Okay, Sanofi-Aventis is not the only company whose World War II activities do not bear close scrutiny. But here we find activities in the very recent past, such as 2009, when it was fined $95 million for scamming Medicaid. The STOP Obesity Alliance was founded in 2007, and someone with a curious mind might think it was set up in anticipation of somehow alleviating the worst possible outcome of this lawsuit which, like all such actions, took many years to wend its way through the courts.

The chair of the Alliance’s steering committee is Dr. Richard H. Carmona, who served as Surgeon General of the United States from 2002-2006. Dr. Carmona says:

The time is right because we have and understand the best science about obesity the world has ever known. The science has been evaluated and communicated. We are asking policy makers and other decision makers to use the science to make informed decisions that will help reduce the burden of obesity on our nation.

The science is there, but so is the other science that contradicts whatever the “other” science says. That’s the trouble. A lot of science is there, including various research projects and studies seem to say different things. And even the most rigorous science is always open to interpretation and can send a lot of people down the wrong path. If there is any doubt about that, consider the long-term evaluation of the Seven Countries Study.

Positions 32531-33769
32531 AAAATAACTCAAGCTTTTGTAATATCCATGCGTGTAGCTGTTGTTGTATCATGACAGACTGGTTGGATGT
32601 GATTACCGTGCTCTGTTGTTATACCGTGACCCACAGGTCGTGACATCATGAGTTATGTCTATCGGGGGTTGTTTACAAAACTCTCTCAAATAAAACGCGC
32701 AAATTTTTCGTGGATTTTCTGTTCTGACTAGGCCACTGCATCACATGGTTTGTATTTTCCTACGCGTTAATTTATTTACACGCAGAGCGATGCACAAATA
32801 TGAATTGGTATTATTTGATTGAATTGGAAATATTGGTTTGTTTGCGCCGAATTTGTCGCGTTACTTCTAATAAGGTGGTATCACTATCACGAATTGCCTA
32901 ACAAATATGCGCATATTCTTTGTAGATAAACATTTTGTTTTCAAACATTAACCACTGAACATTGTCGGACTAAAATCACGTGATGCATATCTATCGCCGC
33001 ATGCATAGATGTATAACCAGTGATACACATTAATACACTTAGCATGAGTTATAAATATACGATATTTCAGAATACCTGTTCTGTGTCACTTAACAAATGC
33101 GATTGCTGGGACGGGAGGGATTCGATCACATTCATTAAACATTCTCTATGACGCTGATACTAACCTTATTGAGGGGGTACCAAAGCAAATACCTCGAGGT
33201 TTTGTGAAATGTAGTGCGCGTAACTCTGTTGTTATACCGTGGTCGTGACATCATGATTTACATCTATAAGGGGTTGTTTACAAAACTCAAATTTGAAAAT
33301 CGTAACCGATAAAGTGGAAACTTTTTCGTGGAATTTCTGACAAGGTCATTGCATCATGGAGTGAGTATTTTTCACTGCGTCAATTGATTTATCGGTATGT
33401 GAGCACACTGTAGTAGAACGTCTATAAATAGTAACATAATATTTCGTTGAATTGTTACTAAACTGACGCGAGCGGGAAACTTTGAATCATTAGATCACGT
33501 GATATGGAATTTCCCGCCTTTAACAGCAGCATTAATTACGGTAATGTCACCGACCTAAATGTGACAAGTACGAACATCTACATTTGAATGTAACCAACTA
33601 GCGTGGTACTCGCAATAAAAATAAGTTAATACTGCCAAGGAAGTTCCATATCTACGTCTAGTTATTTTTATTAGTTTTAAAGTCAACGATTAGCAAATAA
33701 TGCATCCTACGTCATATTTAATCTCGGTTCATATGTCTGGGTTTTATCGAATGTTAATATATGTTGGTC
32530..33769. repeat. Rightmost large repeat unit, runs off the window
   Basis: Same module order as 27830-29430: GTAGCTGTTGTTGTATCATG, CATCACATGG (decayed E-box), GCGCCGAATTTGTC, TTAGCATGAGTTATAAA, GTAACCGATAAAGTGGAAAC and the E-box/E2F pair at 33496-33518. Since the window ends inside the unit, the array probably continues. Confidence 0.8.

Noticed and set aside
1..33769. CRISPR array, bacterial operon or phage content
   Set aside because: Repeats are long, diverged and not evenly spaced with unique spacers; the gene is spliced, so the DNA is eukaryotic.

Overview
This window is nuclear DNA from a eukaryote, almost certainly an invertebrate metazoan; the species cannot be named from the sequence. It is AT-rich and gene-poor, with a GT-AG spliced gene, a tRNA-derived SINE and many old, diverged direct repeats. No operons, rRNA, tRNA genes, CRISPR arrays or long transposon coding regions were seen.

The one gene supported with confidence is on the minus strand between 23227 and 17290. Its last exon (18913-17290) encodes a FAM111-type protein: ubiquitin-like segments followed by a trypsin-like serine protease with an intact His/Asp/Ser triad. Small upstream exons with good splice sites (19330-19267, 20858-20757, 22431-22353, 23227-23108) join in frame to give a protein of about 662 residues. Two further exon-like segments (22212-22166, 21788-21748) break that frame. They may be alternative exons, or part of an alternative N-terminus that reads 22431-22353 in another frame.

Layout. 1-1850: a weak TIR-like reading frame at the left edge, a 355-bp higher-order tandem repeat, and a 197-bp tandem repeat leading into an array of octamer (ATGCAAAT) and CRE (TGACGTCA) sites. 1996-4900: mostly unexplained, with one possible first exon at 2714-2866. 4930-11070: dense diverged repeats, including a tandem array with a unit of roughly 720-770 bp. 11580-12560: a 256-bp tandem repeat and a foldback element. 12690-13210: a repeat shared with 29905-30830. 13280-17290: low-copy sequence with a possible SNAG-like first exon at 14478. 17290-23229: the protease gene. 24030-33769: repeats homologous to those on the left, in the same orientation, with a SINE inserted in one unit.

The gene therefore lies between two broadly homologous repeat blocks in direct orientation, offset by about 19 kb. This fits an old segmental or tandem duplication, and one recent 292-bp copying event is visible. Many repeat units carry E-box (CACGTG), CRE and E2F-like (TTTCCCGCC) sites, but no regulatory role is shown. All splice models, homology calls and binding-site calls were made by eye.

Your responses and feedback are welcome!

Source: “About the Alliance,” StopObesityAlliance.org
Source: “STOP Obesity Alliance Determines Physical Activity May Be as Important as Weight Loss for Achieving Better Health,” sphhs.gwumc.edu, 06/16/11
Source: “Sanofi-Aventis,” SourceWatch.org
Image by zhouxuan12345678, used under its Creative Commons license.

2 Responses

  1. I warn you this may become a rant. I am a 58 year old man. I was the middle child of a lower middle class home of the 60’s. This was before the time of computers, and back when we had just 5 channels on TV and, as Jeff Foxworthy said ” If the president was on your evening was shot.” My older brother was thin, my sister and I were not. I spent as much time in front of the TV and on my bike as my thin friends. I was notibly slower than them. I was the fattest kid in my class. now when I look at my pediatric patients (I am a family nurse practitioner) I would have been about in the middle. The reality is that we don’t have the answers. if it was just about “eat less and exercise more”…there wouldn’t be websites like this and nearly every university in the world wouldn’t be studying obesity…and they are. I see families with perhaps just 1 of the children who is overweight or obese. the others are not. there are no absolutes. we do have tools to help children and adults who are obese and it isn’t easy. these aren’t necessarily lazy people who eat too much. Many are very active and eat no more than there thinner counterparts.